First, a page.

Families logo

How To Accomplish Things Without Affecting Family Time

by Billy Kosko 11 months ago in advice

Finding balance can be hard

How To Accomplish Things Without Affecting Family Time
Photo by Alexander Dummer on Unsplash

---

During the pandemic, my day job went fully remote. My commute time was cut down to less than one minute per day because I could just roll out of bed and start working.

So, I decided to begin the process of chasing my dreams of being a writer. I started building a blog, a social media following, and I found Medium.

This is all great, but it takes a lot of time. To top it all off, I started college again too.

At first, I was really struggling to balance my time. I was staying up until 2 a.m. every day just to get things done. It was starting to negatively affect my family life. I could tell my significant other was bothered by my focus on every thing, but our relationship.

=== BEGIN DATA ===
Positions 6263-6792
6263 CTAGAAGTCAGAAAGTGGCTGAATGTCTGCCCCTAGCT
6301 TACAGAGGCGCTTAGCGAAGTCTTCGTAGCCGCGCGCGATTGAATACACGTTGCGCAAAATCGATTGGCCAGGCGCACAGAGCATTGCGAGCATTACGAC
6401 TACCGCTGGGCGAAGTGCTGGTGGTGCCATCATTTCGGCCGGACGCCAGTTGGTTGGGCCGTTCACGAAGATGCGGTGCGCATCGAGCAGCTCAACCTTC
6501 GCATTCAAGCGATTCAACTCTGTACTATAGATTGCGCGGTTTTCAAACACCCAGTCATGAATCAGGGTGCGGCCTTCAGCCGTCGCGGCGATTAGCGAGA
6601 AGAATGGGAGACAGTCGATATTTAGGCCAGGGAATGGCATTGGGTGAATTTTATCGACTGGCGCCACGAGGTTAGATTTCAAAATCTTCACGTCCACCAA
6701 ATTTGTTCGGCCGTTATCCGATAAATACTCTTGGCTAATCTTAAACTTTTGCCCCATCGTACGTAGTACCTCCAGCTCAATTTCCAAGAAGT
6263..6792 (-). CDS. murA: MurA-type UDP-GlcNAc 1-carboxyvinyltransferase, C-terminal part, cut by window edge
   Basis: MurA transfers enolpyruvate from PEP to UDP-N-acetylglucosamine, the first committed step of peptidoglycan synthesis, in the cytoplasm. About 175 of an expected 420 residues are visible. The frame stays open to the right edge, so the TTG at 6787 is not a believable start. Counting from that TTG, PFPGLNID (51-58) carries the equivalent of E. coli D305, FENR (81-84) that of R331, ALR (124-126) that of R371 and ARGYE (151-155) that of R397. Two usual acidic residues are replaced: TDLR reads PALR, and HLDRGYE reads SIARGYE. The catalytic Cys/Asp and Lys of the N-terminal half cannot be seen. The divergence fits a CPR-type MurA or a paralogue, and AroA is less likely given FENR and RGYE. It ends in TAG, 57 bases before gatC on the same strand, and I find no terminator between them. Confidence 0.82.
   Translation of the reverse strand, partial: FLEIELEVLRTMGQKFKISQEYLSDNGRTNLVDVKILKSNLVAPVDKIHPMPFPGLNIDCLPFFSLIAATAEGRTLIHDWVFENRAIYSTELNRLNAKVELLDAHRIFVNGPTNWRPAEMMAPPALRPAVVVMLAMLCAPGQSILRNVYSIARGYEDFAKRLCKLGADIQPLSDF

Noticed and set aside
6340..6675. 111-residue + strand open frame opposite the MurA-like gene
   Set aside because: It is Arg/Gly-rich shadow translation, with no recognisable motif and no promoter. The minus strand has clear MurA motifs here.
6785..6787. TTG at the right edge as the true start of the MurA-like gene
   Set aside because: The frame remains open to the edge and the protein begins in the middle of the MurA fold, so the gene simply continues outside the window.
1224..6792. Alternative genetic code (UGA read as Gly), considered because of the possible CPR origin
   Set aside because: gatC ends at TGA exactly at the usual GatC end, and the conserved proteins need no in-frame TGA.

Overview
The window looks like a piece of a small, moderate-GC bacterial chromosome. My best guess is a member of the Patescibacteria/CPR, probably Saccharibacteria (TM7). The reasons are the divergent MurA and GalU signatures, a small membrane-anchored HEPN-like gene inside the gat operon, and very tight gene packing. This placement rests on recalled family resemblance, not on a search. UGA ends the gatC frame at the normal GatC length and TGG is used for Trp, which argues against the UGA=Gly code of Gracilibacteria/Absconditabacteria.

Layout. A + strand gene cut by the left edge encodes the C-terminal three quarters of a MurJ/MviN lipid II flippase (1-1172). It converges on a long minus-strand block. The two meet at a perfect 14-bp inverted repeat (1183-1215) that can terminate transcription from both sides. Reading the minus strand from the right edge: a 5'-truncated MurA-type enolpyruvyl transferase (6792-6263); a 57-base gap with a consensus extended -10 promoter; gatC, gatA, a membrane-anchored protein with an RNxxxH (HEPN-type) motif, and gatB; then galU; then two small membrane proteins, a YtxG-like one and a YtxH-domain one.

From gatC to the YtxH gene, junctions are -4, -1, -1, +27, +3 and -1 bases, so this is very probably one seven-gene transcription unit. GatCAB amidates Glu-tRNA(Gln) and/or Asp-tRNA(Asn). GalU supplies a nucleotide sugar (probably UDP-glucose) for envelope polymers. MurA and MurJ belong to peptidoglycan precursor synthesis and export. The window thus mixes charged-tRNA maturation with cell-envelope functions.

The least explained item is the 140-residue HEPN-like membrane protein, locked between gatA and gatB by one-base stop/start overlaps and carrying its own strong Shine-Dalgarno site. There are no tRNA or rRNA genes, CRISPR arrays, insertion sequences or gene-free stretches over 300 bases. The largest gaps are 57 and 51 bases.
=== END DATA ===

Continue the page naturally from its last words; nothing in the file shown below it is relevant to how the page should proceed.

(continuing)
I knew I had to change something, so I did. These are the steps I took to balance my time effectively. It didn't mean I couldn't get the things done that I needed to get done. It just meant focusing my aims, so that I could spend time with my family too.

---

Begin by changing the structure of your life

It is very easy to fall into a rut. Sometimes we assume our habits are set in stone. People fear change. I know I am guilty of this

With that being said, you have to be flexible in life. Habits form and habits change. It is great to have a routine, but you will be much happier if you loosen up that routine a bit.